Really? Are We Still Genre Shaming People For The Books They Like?

Great article today on i09 I wish didn’t have to be written. It mentions a Slate article reprimanding adults for reading young adult fiction. I feel like I heard this on MPR not too long ago, or at least discussion regarding how we define Young Adult literature.

The meat of Ruth Graham’s anti-YA screed is that no one over the age of 17 should be reading young adult novels—no Hunger Games, no Divergent, no The Fault in Our Stars (whose movie adaptation seems to have inspired this manifesto). No, instead, proper mature adults should be reading appropriately literary fiction—which, presumably, you find in the part of the bookstore marked “Literature.”

I’d hate to hear what she thinks about my comics collection.

This argument is a familiar one to anyone who has ever heard that serious literature can’t contain spaceships or aliens or, god forbid, dragons. For decades, science fiction and fantasy fans have dealt with people dismissing our favorite books as “mere escapism” — no matter how many William Gibsons or Neal Stephensons or George R.R. Martins came along. But as science fiction and fantasy are being taken more seriously, it seems that we need to find more targets for our elitist sniffing.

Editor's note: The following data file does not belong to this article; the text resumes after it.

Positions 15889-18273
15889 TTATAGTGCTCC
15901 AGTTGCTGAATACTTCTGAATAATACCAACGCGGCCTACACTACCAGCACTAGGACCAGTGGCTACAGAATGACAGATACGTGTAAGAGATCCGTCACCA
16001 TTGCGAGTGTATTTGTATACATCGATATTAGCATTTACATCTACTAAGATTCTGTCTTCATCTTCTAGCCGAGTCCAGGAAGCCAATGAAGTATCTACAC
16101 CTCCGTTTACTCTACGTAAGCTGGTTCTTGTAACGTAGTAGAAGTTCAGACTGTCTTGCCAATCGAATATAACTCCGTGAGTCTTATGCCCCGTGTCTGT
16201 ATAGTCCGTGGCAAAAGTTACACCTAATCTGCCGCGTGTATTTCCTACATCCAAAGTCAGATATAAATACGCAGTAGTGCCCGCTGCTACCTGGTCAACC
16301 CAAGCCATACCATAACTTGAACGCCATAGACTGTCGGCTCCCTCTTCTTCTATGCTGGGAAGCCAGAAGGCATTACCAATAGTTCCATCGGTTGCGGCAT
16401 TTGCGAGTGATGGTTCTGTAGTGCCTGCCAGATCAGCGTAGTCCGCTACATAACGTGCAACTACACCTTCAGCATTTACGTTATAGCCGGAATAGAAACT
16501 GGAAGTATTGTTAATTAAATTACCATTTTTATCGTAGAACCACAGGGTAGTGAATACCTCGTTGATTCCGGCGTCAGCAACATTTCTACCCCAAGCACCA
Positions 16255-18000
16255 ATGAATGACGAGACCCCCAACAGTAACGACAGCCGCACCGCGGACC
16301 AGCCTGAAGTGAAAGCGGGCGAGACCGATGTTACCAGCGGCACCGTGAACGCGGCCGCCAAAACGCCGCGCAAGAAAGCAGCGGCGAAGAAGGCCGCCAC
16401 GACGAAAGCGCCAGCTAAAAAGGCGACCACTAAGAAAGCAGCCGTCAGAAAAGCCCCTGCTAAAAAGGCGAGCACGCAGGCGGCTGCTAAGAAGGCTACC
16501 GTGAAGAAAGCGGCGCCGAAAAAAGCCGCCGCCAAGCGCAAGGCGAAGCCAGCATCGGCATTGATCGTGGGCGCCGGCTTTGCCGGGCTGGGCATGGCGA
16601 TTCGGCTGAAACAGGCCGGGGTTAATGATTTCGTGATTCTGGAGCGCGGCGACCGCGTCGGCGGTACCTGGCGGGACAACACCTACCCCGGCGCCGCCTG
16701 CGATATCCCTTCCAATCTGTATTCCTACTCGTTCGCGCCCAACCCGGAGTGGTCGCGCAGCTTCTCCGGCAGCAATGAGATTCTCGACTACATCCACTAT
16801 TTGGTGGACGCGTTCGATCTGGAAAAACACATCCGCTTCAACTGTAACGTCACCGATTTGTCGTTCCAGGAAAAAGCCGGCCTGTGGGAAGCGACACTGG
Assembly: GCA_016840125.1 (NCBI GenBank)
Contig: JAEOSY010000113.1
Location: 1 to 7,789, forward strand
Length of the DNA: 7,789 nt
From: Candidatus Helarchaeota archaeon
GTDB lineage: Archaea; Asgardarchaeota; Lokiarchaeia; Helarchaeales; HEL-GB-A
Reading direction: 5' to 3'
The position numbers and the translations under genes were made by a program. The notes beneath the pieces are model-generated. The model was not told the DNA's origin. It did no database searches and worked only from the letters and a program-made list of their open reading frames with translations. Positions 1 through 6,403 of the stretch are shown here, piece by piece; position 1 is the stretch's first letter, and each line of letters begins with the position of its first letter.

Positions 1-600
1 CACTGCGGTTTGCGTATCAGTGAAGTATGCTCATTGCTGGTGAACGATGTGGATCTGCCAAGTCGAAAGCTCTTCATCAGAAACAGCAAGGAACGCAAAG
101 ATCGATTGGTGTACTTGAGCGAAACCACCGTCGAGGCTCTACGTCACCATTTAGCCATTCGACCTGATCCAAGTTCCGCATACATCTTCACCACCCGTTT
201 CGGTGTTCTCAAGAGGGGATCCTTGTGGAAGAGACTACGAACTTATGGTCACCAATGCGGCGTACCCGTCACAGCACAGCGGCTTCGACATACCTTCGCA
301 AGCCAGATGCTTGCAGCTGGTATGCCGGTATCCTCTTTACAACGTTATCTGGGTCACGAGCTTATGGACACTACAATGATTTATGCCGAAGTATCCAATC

I don’t feel like less of an adult because I spent a good deal of this morning debating if I had the money to buy a Dark Phoenix costume for my so-soon-I-can-taste-it comic book binge after I finish graduate school.

Dark Phoenix Costume

Come on. I feel like being an adult is what finally allows me to more fully enjoy my adult love of “children’s” or “young adult” literature! When I was a kid, I couldn’t afford to buy a costume this awesome. (This is the ad picture…eventually I’ll buy this and there will be pictures of me.)



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